Q: What is the difference between authorship and use?

Manivich says that “Although more complex types of interactivity can be created by a computer program that controls and modifies the media object at run-time, the majority of interactive media uses fixed branching-tree structures.”

 He goes on to claim that we can choose one of two perspectives regarding the use interactive media:

 (i) Author

“…the user of a branching interactive program becomes its coauthor: By choosing a unique path through the elements of a work, she supposedly creates a new work.”

 (ii) User

 .  “…the user following a particular path accesses only a part of this whole.  In other words, the user is activating only a part of the total work that already exists.”

If we assume the second perspective, then, Manovich says that

 “Paradoxically, by following an interactive path, one does not construct a unique self but instead adopts already pre-established identities.  Similarly, choosing values from a menu or customizing one’s desktop or an application automatically makes one participate in the “changing collage of personal whims and fancies” mapped out and coded into software by companies….I would prefer using Microsoft Windows exactly the same way it was installed at the factory instead of customizing it in the hope of expressing my ‘unique identity’ “.

But now I’m confused.  When does selection constitute authorship rather than use?  Under perspective (ii), couldn’t we view writing this blog entry as “activating only a part of the total work that already exists”, namely this sequence of characters amongst the set of all possible characters allowed by this wordpress blogging software? Doesn’t composition of a text have a fixed-branching tree structure (I select a letter, then another letter, etc.)  If so, where is the distinction between authorship and use?   Can’t we view all acts of creativity as selecting some subset from a pre-existing set?  When does a language become rich enough that we can use it to author new works?  Structurally, how do we differentiate an authored work from a work that was simply a byproduct of use?  Phenomenologically, how do we distinguish the too?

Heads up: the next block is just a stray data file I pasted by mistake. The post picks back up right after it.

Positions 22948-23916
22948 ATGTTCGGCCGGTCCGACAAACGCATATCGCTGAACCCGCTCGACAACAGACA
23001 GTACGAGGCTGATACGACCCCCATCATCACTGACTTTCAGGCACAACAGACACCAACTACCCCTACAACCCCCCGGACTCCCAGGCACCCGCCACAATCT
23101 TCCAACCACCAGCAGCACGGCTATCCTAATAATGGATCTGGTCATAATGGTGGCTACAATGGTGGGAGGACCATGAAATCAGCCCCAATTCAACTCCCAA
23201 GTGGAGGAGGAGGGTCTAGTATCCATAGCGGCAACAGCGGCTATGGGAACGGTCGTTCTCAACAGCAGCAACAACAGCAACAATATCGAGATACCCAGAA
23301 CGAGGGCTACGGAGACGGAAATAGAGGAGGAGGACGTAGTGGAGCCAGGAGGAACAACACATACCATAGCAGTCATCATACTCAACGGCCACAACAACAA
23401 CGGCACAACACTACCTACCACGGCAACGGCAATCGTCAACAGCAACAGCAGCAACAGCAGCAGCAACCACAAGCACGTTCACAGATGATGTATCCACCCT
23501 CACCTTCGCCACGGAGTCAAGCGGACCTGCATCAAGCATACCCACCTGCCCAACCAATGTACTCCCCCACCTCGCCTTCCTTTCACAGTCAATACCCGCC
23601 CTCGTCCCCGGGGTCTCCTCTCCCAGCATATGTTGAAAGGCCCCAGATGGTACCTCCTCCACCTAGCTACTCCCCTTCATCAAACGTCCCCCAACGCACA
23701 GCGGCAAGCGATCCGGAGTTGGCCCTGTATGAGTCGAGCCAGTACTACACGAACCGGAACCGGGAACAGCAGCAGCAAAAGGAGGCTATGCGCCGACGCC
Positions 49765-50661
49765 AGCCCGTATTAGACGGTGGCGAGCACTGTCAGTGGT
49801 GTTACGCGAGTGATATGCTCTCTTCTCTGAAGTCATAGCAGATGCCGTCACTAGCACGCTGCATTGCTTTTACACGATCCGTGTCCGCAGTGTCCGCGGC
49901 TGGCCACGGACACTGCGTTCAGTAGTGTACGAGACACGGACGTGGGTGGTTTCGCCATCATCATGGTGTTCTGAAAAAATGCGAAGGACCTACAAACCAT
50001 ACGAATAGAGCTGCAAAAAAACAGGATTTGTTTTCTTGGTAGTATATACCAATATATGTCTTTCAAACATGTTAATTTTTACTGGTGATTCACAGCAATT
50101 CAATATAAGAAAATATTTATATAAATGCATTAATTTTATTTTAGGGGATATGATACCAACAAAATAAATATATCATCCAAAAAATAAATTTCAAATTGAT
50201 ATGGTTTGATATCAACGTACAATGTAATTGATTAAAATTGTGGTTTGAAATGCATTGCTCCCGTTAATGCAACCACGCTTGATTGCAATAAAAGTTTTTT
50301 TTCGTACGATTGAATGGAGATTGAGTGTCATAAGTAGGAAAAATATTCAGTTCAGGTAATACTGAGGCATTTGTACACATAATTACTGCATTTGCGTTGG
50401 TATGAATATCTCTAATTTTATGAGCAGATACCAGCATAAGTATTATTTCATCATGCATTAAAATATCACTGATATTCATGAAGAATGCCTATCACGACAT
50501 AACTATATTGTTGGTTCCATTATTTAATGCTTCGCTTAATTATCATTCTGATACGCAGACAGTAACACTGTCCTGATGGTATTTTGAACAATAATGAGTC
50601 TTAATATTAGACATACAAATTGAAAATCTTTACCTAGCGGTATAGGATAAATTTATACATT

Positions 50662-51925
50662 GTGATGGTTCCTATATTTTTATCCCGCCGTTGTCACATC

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4 Responses to Q: What is the difference between authorship and use?

  1. airlee says:

    I used to have same question like the way you said writing blog entry- Someone says : what is noveloist? it is a kind of cheaters reorganize all characters that our ancestor created, pick up a sequence, and then printed in paper in order to cheat of reader’s money. 🙂
    So far, my understanding about language and character is: first, I don’t think we can separate language as morpheme which is the minimal unit because it always always hide inside of word. For instance, when we want to describe a feeling like a strong desire, we can use words like motivation, anticipation, expectation, and so forh; each word has its own suitable scope, intention and focus point depending on how we use it. I am thinking if we replace all the word-“motivation” appeared in a novel by “anticipation” or expectation , the meaning may change a lot.
    But still if we generally say motivation, anticipation, it is kind of same meaning. So the MEANING that we want to convey to others by using these words, is the thing related these words, also is the thing I don’t know how to separate/split from each word. if there is a darts board, and the MEANINGwe want to say is the red spot in center, each word can shot in the red spot however it can not avoid to cover the green part around the red spot. that is my understand. … I am still confused..

  2. thismarty says: